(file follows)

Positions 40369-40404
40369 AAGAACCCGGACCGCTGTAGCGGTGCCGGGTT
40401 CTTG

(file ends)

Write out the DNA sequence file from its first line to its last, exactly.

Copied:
Positions 40369-40404
40369 AAGAACCCGGACCGCTGTAGCGGTGCCGGGTT
40401 CTTG